Thank you because your simple act of kindness completely changed my day extremely for the better. Thank you because you reminded me that people still do nice things and thank you because I really needed that coffee.
Last week was brutal. Our colleague Sarah decided to run away on her honeymoon on what seemed, naturally, like the busiest week we’ve had at the paper in, well, a while. By the time Friday rolled around, I was exhausted and could barely keep my eyes open.
I don’t do mornings well. Mornings are really a down side of the business.
Making a detour for coffee on my way to work, I acknowledged that I probably wouldn’t get lunch on Friday because of the way the day looked: six interviews before noon, story assignment at 1:30 p.m., write story at about 3 p.m. and finish the paper’s layout.
I ordered butter cookies in addition to a much-needed large specialty drink. Yes, one of those overly sweet, diabetic coma-inducing ones. And, yes, the cookies were indeed my lunch.
As I waited in the coffee chain’s drive-thru, I checked my e-mail from my phone, answered questions a few public relations professionals had about upcoming story ideas, hoped my early morning interview didn’t decide to call me back now and scrambled to find the exact change to fuel my coffee addiction.
Granted, I have a photographic memory. I know what your car looks like, but I will admit, I was barely paying attention until I got to the drive-thru window.
“Today is your lucky day,” the barista said. “The woman in front of you paid for your drink.”
Shocked, I looked at him confusedly. Why would someone I don’t know do that? The answer: Because that someone is inherently kind.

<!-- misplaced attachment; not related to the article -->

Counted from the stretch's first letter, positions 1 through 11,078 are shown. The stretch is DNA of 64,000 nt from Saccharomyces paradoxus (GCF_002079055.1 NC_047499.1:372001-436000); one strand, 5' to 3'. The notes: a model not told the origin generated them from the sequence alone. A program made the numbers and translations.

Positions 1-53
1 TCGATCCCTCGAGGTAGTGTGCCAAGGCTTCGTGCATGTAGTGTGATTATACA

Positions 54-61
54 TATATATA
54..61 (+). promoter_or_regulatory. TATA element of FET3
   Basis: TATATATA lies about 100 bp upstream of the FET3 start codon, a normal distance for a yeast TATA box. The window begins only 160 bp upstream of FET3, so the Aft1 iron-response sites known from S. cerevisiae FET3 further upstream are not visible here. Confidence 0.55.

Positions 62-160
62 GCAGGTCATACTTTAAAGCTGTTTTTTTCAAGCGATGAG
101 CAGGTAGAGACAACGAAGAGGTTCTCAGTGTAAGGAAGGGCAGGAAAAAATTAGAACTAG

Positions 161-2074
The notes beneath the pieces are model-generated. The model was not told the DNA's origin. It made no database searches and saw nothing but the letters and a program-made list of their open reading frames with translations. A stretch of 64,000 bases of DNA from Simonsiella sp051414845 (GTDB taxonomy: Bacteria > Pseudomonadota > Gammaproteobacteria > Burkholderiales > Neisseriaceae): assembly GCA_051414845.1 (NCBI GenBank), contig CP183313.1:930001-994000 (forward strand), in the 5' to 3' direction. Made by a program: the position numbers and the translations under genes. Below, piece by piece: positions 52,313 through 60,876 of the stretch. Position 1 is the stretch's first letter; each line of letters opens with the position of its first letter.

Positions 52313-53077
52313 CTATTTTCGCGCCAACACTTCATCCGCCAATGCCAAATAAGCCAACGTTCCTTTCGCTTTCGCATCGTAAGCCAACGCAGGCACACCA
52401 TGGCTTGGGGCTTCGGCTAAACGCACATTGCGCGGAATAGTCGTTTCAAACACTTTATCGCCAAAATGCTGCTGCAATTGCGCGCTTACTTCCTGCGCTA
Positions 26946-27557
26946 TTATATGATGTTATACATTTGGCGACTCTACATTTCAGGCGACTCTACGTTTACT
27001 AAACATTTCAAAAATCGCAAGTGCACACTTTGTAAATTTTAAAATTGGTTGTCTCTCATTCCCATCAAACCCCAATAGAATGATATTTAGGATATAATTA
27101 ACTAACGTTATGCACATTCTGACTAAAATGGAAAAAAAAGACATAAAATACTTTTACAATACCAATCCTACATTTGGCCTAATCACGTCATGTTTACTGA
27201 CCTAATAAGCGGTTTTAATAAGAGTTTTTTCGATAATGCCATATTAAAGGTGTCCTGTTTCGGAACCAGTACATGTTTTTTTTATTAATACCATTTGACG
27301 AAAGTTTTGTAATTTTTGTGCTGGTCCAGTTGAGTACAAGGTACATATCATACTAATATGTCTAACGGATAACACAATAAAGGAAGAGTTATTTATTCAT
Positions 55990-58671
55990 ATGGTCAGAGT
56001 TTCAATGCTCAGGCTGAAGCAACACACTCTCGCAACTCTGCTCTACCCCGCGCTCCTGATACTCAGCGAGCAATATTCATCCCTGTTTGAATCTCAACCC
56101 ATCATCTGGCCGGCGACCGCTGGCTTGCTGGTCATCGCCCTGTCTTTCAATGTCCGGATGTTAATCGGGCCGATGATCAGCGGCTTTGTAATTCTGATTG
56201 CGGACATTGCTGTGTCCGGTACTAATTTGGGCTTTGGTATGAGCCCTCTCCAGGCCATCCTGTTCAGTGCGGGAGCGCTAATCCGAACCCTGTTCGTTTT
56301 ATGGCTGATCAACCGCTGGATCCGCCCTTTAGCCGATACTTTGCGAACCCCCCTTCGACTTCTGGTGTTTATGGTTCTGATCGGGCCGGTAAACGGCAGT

Still taken off guard, the barista handed me my coffee and butter cookies, which the woman kindly paid for as well, and as I drove the remaining few blocks to the Sparks Tribune newsroom, I actually felt embarrassed because I had ordered a large coffee instead of my normal smaller one.
I hoped I didn’t inconvenience the woman who did the good deed. I hoped she knew how thankful I was as I slurped that cavity-creating coffee.
I also hope she knows that I will continually pay the good deed forward.
At 1:30 p.m. the story assignment I had only further reinforced the idea that kindness can prevail in a community where it is nurtured.
A branch of Think Kindness (www.thinkkindness.org) called Kindness Crew held a party for a young boy named Seth whose life had been changed forever when he was diagnosed with cancer last June.
The happiness that filled the courtyard at Bud Beasley Elementary School nearly brought me to tears – highly caffeinated tears, at that.
It seemed that in one day, the universe has renewed my faith in the kindness of others and I think it is an important lesson to pass on, even if it all started with a (subjectively) early morning coffee.
To the woman at the Starbucks drive-thru, thank you for taking the extra time to make a stranger’s day that much better.
To the members of the Kindness Crew, thank you for your good deeds that will hopefully help enrich this community and spark more ideas for individuals to do their own good deeds.
To the person who might receive the benefit of my kindness, I only ask one thing: Please pay it forward.
Cortney Maddock is reporter for the Sparks Tribune. She can be reached at email@example.com.